Mediterranean transaction

A tree-shaped garden for Energia Mediterranea, land artwork by Antonio di Palma, part of the Fiumara d’arte open-air museum on the Tyrrhenian coast of Sicily.
Mediterranean Transaction, (Visualization Marita Madio)
Mediterranean Transaction, (Visualization Marita Madio)

Year: 2020

Type: Architecture

Location:Motta d’Affermo, Messina, italy

Status: Competition

Designed on the occasion of the competition announced in 2020 by the Fiumara d’Arte Foundation, together with the University of Messina. The line of the competition in which I took part concerns Energia Mediterranea, Mediterranean Energy, a land art installation created in 1989 by Antonio di Palma for Fiumara d’Arte. The competition required a design capable of solving fruition problems, portability, and an interactive augmented reality design that adds value to the visit.

Energia Mediterranea

Energia Mediterranea is a blue 5 meters high wave, large about 20 meters: an impulse that connects the sea and the mountain. It seems to emerge from the context from which it rises in a fluid movement. The area of the intervention is now a large green lawn that stands out from the road by 3-5 meters. It offers a panorama of over 180 degrees on the Tyrrhenian Sea to the north. It is a place of extraordinary beauty on the slopes of a village steeped in history: Motta d’Affermo, in the province of Messina.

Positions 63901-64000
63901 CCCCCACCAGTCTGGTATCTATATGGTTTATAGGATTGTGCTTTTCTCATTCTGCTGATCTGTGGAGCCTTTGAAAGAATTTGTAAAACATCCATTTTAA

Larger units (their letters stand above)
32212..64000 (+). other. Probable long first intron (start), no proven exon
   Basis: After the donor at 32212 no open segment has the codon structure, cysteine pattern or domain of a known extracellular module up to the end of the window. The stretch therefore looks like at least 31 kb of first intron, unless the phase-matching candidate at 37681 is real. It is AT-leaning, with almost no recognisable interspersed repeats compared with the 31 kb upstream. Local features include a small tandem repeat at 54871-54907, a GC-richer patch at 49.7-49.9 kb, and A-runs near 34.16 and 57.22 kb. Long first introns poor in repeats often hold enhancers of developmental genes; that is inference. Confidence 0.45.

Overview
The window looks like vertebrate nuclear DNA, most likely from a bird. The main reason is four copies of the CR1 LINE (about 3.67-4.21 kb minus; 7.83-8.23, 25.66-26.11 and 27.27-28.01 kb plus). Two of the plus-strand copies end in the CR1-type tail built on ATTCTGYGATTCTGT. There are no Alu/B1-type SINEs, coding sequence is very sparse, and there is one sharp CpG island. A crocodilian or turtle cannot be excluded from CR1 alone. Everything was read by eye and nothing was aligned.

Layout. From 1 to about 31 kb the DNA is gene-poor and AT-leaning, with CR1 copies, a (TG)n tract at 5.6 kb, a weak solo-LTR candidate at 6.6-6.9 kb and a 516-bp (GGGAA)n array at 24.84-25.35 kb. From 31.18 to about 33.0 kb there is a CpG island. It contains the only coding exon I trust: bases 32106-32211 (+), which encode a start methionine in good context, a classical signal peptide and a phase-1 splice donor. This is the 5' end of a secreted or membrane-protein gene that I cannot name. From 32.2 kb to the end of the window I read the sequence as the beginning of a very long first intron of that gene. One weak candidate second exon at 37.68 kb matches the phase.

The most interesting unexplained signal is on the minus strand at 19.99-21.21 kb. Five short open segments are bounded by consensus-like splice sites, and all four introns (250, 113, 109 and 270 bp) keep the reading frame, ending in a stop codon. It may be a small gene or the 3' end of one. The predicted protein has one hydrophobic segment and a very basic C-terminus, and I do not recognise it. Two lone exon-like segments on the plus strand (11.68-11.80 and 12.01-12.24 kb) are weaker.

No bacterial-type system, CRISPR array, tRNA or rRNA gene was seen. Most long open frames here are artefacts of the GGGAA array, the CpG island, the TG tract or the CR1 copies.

Motta d’Affermo

Motta d’Affermo is a perfect example of the energy bleeding of the smaller towns of Sicily and southern Italy, widely inhabited in the past, almost desert nowadays. The intervention area is one of the most important places in Motta. This is where the Mottesi gathered to beat the wheat in a rite that brought the entire community together. Today, the Belvedere is the most visited place by the almost 300 inhabitants. 

On the occasion of the survey and through the Internet, I collected over 50 interviews according to the criteria developed by the Gehl Institute (2011). Independently of the valuable contributions of the citizens, which allowed me to develop an inclusive project aimed at solving the main problems of the area, I felt the discouragement among the few young people of those who know that they will have to leave their homes to build a future. This gives rise to the cornerstone of my project: to represent with a tree-shaped garden, Sicily discovered by the Greek colonists almost three millennia ago (Finley, 1968), an explosion of life and colour, divine place, archetype of fertility, utopian goal and not refuge to be abandoned.

Motta d'affermo, Fiumara d'arte from satellite, GIiuseppe Gallo
Motta d'affermo, Energia mediterranea and project area
Motta d'affermo, Energia Mediterranea, Antonio di Palma, Foto Giuseppe Gallo
Motta d'Affermo and Energia Mediterranea by Antonio di Palma.

Improving the fruition by creating a light and accessible architecture

Major obstacles to the proper fruition are: access to the site, the lack of orientation and areas to rest. Today, access happens on three points, none of which is suitable for people in wheelchairs. Point A, on the northwest of the area, is where citizens drive their cars up next to Energia Mediterranea. The access at the southern tip of the site, point B is the most used by visitors, who immediately see Energia Mediterranea over a steep path that invites climbing among plants and mud. The third access, point C, is the only one that allows a gradual discovery of Energia Mediterranea from a non-random perspective, so that you can immediately see its relationship with the landscape, therefore, it is the only one kept in the project.

Accessibility, orientation and rest areas